Debunking Election Claims: How Misinformation Is Slowing Wisconsin's Recount

Nov 24, 2020

The Wisconsin election recount is continuing in Milwaukee and Dane counties, but officials say uninformed observers are obstructing the process. It’s also slow moving because President Donald Trump’s attorneys have been making unsubstantiated claims of fraud. In part, these issues may stem from a bigger issue facing the recount process — rampant misinformation.

Milwaukee Journal Sentinel reporter Eric Litke keeps track of these claims for PolitiFact Wisconsin and he says many of the claims being made about ballots go back to election night and how ballots were reported.

“The biggest stuff all really ties down to how votes were reported, we have this tendency to see the vote returns on election night as this kind of a horse race or something but in reality, those votes all exist, it’s just a matter of which pile we get to first,” says Litke.

With large cities like Milwaukee, it was known before the election that a record number of people would vote absentee and those ballots would skew towards Democrats. When those votes were announced, many then tried to paint it as something nefarious or wrong.

Amongst a few of the specific claims Litke has been following, one honed in on the Milwaukee Election Commission and a flash drive.

Because the city of Milwaukee’s voting machines are not connected to the internet, the central count of absentee ballots had to be placed on flash drives. The total count took twelve flash drives but when the head of the Milwaukee Election Commission arrived at the reporting facility, she only had eleven flash drives.

A police officer was then sent to the central count location and picked up the last flash drive. The information on the drive was then checked to make sure nothing had been tampered with and the timestamp on the data proved nothing had been changed.

"The biggest stuff all really ties down to how votes were reported, we have this tendency to see the vote returns on election night as this kind of a horse race or something but in reality, those votes all exist, it's just a matter of which pile we get to first."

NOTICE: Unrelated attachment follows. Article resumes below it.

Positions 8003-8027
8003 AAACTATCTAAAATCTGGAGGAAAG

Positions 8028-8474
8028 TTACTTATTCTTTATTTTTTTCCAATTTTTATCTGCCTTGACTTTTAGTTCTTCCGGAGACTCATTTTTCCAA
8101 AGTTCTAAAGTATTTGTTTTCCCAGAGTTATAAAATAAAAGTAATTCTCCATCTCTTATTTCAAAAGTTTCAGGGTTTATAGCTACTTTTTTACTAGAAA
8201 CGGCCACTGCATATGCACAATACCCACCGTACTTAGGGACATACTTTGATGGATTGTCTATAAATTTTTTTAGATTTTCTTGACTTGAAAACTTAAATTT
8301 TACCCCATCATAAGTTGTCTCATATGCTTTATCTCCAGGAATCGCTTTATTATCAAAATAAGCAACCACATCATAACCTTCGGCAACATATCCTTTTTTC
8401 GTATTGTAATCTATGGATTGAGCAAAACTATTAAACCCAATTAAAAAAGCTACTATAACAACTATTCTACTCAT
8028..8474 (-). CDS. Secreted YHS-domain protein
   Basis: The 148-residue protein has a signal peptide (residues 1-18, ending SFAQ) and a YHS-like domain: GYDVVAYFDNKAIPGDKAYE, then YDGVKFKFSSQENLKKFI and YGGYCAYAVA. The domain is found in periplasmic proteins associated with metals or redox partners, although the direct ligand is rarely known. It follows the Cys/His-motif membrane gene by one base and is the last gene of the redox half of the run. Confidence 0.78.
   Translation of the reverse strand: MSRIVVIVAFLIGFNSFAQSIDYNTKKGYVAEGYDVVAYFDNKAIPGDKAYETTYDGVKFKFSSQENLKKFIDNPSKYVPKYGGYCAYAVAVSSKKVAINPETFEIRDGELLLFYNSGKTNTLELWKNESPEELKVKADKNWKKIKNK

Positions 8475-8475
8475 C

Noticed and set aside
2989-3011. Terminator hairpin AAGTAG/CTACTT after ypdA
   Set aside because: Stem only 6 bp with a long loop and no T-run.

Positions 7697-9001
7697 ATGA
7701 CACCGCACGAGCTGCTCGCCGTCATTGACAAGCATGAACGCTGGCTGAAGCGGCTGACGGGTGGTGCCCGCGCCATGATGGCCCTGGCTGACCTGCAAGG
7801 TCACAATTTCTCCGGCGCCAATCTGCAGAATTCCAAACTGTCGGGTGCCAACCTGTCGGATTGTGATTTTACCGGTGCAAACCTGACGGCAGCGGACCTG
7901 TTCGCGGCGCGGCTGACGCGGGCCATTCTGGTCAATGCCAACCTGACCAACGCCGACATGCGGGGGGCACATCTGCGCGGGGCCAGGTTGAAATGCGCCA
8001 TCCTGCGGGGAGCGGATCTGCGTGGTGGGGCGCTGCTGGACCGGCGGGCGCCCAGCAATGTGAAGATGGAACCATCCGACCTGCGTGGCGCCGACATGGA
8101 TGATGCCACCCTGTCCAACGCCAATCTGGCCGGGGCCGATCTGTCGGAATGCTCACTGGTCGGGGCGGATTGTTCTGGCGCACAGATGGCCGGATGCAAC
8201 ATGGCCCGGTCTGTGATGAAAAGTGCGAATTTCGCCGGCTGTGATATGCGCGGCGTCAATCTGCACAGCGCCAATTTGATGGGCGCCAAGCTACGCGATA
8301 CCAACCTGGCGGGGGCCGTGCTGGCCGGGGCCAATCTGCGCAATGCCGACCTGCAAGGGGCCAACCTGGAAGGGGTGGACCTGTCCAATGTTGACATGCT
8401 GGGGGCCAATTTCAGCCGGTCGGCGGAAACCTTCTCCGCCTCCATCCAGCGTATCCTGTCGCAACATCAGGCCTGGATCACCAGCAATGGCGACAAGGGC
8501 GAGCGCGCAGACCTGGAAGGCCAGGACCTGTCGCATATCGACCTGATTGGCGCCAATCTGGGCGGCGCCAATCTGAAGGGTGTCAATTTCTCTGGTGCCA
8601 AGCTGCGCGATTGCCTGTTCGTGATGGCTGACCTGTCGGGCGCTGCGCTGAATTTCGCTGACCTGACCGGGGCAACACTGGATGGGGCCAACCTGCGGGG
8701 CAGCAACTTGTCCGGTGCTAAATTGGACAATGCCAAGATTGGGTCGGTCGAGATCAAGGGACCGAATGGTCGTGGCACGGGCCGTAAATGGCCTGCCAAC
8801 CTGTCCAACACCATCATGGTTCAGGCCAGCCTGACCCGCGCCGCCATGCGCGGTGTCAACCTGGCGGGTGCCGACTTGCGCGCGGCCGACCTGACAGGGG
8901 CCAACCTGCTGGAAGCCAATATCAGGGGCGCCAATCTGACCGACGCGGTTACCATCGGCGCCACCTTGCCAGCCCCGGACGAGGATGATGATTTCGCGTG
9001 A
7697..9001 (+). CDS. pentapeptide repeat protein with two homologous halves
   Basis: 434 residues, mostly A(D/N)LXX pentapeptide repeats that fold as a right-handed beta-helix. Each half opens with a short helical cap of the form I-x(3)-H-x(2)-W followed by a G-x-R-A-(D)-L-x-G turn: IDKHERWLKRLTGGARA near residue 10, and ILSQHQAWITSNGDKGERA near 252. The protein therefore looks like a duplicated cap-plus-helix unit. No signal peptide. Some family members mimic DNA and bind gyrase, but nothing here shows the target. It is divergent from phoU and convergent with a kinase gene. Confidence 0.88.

That information has not stopped false claims that this drive was tampered with and somehow was used to change votes for President Trump to votes for President-elect Joe Biden.

“So there was this brief delay in getting this where it was supposed to be but we can confirm nothing was changed, the votes were recorded and reported properly, but that’s of course not how it is presented,” he says.

Among the other claims were some that Milwaukee and Dane county clerks colluded to add 250,000 people onto the indefinitely confined voter list. That couldn’t happen because clerks aren’t the ones who put people on the list, voters put themselves on that list by applying for a ballot as indefinitely confined.

Others claimed that a glitch in a voting system called Dominion, used throughout the nation, switched votes from Trump to Biden. Despite neither Milwaukee or Dane county using this system, the original claim was found to be due to a mistake in an Associated Press report of the vote and not because of any actual votes being miscounted.

Overall, Litke says people need to do real research into claims of voter fraud before claiming that something intentionally wrong happened.

“People just aren’t even making far enough to review that evidence. It’s simply this is my candidate, this is my view of the world, this claim fits my view of the world, therefore I will believe it, I will share it, I will defend it no matter what evidence is presented to me,” he says.